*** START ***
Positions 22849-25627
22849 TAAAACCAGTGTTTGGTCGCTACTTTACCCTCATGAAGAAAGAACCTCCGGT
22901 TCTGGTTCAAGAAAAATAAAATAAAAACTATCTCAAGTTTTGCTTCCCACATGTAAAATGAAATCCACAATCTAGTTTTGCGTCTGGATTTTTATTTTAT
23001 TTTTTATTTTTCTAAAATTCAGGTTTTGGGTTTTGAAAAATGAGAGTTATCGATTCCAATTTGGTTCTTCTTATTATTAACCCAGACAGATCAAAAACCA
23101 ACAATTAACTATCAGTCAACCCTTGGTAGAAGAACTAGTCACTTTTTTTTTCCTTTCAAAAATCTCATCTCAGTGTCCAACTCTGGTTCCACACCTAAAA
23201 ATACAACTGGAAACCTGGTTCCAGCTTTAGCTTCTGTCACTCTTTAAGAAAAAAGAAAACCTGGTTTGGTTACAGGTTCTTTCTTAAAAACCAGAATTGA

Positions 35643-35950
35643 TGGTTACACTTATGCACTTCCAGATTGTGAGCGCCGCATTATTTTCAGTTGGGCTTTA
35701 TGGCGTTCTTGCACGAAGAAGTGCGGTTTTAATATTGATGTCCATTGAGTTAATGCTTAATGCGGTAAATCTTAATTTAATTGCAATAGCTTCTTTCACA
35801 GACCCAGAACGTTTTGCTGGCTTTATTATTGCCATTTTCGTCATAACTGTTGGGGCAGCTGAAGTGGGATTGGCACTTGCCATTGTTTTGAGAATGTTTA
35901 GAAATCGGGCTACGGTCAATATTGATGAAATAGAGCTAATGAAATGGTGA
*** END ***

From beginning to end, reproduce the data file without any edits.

Positions 22849-25627
22849 TAAAACCAGTGTTTGGTCGCTACTTTACCCTCATGAAGAAAGAACCTCCGGT
22901 TCTGGTTCAAGAAAAATAAAATAAAAACTATCTCAAGTTTTGCTTCCCACATGTAAAATGAAATCCACAATCTAGTTTTGCGTCTGGATTTTTATTTTAT
23001 TTTTTATTTTTCTAAAATTCAGGTTTTGGGTTTTGAAAAATGAGAGTTATCGATTCCAATTTGGTTCTTCTTATTATTAACCCAGACAGATCAAAAACCA
23101 ACAATTAACTATCAGTCAACCCTTGGTAGAAGAACTAGTCACTTTTTTTTTCCTTTCAAAAATCTCATCTCAGTGTCCAACTCTGGTTCCACACCTAAAA
23201 ATACAACTGGAAACCTGGTTCCAGCTTTAGCTTCTGTCACTCTTTAAGAAAAAAGAAAACCTGGTTTGGTTACAGGTTCTTTCTTAAAAACCAGAATTGA

Positions 35643-35950
35643 TGGTTACACTTATGCACTTCCAGATTGTGAGCGCCGCATTATTTTCAGTTGGGCTTTA
35701 TGGCGTTCTTGCACGAAGAAGTGCGGTTTTAATATTGATGTCCATTGAGTTAATGCTTAATGCGGTAAATCTTAATTTAATTGCAATAGCTTCTTTCACA
35801 GACCCAGAACGTTTTGCTGGCTTTATTATTGCCATTTTCGTCATAACTGTTGGGGCAGCTGAAGTGGGATTGGCACTTGCCATTGTTTTGAGAATGTTTA
35901 GAAATCGGGCTACGGTCAATATTGATGAAATAGAGCTAATGAAATGGTGA